“Hustling to escape poverty”

The year 2021 was filled with many highs as well as lows – aren’t they all? Life is always like this. And for some, it was a whole lot better than the other year that should not be mentioned…2020 (sshhhh!!!) Thinking back now, there is one highlight that still sweets my belle [makes me feel really happy] whenever I think about it. It was a research study that I worked on with a great team including Jennifer Dumle Daniel.

The topic of this research project was Resilience through International Networks (link to brief description). So, imagine being in a room with a selected group of people that you could spend hours talking with. Who would they be? Are they likely to be people from different parts of your life or would they have things in common?

During the project, I met ten people who were in different areas of endeavour, yet are similar in their outlook and aspirations. They are young, visionary entrepreneurs starting new businesses in the South-East of Nigeria. We shared a variety of fresh ideas and our conversations were both serious and fun. And these eight women and two men are such an inspiration!

‘Confections Overload’ – a bakery and confectionary start-up

Now, think about these questions. Do you:

  • seek a clean and green environment devoid of pollution?
  • have a sweet tooth but prefer cakes made from healthy ingredients?
  • regularly get sick and tired of chasing your nice but unreliable tailor?
  • know a busy nursing mother that needs to quickly prepare a bowl of pap [corn flour]?
  • (as a woman) yearn to feel beautiful, wholesome and comfortable in your own skin, regardless of your size, skin colour or shape?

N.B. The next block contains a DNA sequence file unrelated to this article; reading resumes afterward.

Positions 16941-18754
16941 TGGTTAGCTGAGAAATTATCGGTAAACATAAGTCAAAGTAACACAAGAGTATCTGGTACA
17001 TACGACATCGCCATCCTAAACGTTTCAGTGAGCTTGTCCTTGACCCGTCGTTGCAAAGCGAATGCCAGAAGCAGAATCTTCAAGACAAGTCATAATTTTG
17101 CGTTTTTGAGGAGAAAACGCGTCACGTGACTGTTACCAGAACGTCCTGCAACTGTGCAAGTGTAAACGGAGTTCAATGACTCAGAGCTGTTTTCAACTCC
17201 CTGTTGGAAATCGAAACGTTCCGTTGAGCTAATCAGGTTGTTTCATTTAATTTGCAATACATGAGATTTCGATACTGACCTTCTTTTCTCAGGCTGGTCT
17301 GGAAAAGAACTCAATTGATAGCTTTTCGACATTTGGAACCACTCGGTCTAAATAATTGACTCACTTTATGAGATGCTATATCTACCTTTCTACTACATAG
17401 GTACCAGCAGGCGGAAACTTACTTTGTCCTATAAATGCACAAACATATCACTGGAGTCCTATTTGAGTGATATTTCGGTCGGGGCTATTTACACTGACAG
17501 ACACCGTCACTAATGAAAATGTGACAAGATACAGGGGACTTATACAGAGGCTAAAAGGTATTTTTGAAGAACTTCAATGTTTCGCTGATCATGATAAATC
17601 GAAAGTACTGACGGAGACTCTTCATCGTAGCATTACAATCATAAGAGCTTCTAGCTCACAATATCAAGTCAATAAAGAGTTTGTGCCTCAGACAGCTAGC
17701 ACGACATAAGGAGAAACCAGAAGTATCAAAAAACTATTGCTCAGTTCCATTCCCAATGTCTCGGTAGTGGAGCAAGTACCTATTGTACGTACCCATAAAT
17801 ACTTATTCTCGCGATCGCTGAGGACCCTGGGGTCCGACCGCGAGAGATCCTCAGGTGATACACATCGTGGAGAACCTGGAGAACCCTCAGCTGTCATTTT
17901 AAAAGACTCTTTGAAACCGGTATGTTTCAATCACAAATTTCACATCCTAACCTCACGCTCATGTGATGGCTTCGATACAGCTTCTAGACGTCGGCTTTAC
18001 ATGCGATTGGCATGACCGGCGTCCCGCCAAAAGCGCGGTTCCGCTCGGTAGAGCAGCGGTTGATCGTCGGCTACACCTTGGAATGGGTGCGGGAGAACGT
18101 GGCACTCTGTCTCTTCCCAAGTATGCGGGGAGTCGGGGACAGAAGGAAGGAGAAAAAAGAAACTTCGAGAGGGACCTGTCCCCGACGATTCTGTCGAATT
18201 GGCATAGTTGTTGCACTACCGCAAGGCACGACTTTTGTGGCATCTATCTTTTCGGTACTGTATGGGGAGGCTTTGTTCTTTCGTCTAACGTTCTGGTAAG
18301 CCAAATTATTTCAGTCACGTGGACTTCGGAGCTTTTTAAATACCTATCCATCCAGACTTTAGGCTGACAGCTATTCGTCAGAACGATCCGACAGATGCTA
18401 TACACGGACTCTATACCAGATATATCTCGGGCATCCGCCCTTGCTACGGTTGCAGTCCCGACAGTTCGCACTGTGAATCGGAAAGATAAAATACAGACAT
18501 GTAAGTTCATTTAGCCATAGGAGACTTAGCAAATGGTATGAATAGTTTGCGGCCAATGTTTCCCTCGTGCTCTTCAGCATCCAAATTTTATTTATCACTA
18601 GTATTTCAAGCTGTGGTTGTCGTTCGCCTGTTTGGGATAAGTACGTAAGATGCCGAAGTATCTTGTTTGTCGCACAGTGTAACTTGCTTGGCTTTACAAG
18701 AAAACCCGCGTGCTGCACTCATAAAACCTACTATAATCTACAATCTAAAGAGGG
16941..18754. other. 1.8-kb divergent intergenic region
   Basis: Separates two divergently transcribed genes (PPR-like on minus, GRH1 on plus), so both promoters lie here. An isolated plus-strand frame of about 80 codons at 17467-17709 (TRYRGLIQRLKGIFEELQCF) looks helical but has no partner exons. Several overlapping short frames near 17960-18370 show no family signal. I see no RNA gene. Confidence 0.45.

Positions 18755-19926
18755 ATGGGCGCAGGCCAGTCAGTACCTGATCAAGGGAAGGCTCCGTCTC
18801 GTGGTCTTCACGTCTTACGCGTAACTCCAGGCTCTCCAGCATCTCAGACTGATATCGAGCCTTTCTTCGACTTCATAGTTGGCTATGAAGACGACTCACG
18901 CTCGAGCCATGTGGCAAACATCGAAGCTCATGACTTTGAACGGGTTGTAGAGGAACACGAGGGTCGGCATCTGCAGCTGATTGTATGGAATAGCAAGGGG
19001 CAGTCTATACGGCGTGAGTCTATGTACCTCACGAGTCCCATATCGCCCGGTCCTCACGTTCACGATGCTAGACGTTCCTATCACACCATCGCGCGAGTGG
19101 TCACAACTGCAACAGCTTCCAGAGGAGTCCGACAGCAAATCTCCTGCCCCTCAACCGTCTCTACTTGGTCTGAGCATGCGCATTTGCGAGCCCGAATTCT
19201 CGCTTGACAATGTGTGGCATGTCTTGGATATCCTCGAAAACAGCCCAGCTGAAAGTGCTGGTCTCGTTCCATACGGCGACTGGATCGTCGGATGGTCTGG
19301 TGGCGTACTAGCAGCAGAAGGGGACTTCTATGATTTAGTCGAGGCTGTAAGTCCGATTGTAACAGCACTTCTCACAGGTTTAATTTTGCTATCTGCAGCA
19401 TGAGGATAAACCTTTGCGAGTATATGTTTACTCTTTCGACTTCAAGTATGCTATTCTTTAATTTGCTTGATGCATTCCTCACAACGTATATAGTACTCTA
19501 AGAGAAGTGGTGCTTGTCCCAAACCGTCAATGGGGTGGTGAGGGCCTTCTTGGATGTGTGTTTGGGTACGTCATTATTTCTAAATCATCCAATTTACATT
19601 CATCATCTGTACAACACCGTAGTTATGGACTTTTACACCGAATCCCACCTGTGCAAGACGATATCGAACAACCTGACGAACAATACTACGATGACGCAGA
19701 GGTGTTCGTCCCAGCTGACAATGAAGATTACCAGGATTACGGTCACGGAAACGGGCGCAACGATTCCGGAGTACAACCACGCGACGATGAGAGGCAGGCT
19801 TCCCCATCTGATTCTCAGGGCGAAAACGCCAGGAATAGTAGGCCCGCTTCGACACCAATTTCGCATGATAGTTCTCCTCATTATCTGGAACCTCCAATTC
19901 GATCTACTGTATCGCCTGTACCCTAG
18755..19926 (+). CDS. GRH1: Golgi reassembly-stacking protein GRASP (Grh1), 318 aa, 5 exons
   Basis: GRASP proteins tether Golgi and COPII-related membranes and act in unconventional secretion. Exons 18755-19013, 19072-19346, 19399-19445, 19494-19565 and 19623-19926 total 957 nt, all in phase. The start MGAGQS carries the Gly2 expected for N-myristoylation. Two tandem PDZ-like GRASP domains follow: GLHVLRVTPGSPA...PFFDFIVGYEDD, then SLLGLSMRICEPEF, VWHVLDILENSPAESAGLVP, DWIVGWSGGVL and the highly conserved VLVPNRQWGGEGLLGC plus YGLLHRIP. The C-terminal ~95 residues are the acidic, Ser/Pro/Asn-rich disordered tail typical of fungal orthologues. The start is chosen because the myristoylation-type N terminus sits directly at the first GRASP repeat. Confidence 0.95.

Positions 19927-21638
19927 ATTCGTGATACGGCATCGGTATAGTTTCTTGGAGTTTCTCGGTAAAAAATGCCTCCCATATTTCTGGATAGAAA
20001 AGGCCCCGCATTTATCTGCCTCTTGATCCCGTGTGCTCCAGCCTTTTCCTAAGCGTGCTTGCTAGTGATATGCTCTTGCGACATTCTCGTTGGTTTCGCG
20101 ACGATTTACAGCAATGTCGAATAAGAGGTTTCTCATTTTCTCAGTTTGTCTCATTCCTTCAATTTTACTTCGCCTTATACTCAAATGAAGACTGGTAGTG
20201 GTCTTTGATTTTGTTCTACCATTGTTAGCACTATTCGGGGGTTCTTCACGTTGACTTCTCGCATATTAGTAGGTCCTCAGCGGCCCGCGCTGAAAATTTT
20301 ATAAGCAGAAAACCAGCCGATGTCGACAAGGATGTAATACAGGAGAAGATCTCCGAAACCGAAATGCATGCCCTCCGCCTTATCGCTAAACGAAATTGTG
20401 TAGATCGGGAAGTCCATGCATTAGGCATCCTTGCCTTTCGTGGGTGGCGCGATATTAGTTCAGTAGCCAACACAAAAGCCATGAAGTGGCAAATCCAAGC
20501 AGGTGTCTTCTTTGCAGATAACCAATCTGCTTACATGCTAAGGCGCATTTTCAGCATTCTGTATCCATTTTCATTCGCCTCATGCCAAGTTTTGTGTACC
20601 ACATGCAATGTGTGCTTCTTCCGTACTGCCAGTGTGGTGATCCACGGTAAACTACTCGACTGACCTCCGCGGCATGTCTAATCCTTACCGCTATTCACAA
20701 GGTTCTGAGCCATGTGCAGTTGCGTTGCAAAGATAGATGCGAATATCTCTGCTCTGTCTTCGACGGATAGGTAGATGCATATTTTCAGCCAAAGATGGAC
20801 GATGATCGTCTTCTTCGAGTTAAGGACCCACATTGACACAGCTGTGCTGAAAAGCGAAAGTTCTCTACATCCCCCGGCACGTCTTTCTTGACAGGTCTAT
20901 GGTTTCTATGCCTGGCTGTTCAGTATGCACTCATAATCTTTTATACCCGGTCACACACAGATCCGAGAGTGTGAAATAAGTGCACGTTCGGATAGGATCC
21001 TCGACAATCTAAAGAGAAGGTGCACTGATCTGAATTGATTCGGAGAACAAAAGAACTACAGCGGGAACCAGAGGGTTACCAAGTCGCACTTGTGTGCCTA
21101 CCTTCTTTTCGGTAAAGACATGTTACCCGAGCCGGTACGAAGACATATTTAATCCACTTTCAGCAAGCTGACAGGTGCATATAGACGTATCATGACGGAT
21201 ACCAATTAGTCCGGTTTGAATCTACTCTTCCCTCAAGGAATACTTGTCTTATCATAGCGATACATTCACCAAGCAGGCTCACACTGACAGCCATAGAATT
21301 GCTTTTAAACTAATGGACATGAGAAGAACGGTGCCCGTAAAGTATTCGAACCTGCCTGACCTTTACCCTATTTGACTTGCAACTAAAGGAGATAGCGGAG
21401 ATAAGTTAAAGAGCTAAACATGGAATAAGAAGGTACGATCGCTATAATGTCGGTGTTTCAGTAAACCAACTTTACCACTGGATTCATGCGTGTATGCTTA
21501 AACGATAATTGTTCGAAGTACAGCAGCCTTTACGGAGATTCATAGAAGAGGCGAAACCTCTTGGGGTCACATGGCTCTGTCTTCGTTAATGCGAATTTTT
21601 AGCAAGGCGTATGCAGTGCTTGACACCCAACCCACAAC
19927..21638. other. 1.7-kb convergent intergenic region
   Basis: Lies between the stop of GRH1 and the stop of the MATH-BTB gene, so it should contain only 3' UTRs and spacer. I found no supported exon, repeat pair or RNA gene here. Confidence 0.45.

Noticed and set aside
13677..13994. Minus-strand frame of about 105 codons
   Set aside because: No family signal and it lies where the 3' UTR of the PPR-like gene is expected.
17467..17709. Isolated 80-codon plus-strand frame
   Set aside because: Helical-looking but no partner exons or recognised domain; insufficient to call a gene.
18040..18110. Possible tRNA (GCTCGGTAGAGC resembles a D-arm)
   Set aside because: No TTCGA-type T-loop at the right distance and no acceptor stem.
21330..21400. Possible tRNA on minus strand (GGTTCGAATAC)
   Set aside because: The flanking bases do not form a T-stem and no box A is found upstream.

If you answered yes to any of these questions, then these are the people you have been searching for.

Their businesses are creative, social and, more importantly, sustainable! These young entrepreneurs are skilled in food, agriculture and catering, waste management and recycling, fashion design and tailoring, media and graphics, cosmetology, bakery and confectionary production, women’s only fitness centre and food processing and packaging.

Core Values

Successful businesses are set up for the bottom line – to make money. Of course they must! But I’m also glad to report that there are other important reasons that underpin the journeys of our entrepreneurs, for example, their desire to create social and economic impact through their core values and individual identities. This is how they described themselves and each other:

“My ability to find out what a problem is within the society and finding possible ways to solve that problem and earn from it at the end of the day.”

“I have a dynamic solution to an existing issue to make it better…”

“Looking at… the way she is smiling, I can see that she had an interest in doing this. She delivered it with her full chest*.”

[*confidently and without hesitation]

The entrepreneurs’ core values

Then there’s the power of coming together as a network, a community, a collective force to encourage and support each other to achieve great things. To me, it is this cohesive action that captures the essence of the research project through the feedback from one of the young entrepreneurs:

“It was educating and inspiring. And it also shows I’m not the only one hustling to escape poverty.”

If you are interested in finding out more, do read Resilience: Doing her business with her full chest, an insightful blog post written by the entrepreneurs on their experiences of our research project. The full project report is also available, please contact me for a copy or post your comments below. And of course, if you would like to patronise any of their products or services, get in touch NOW!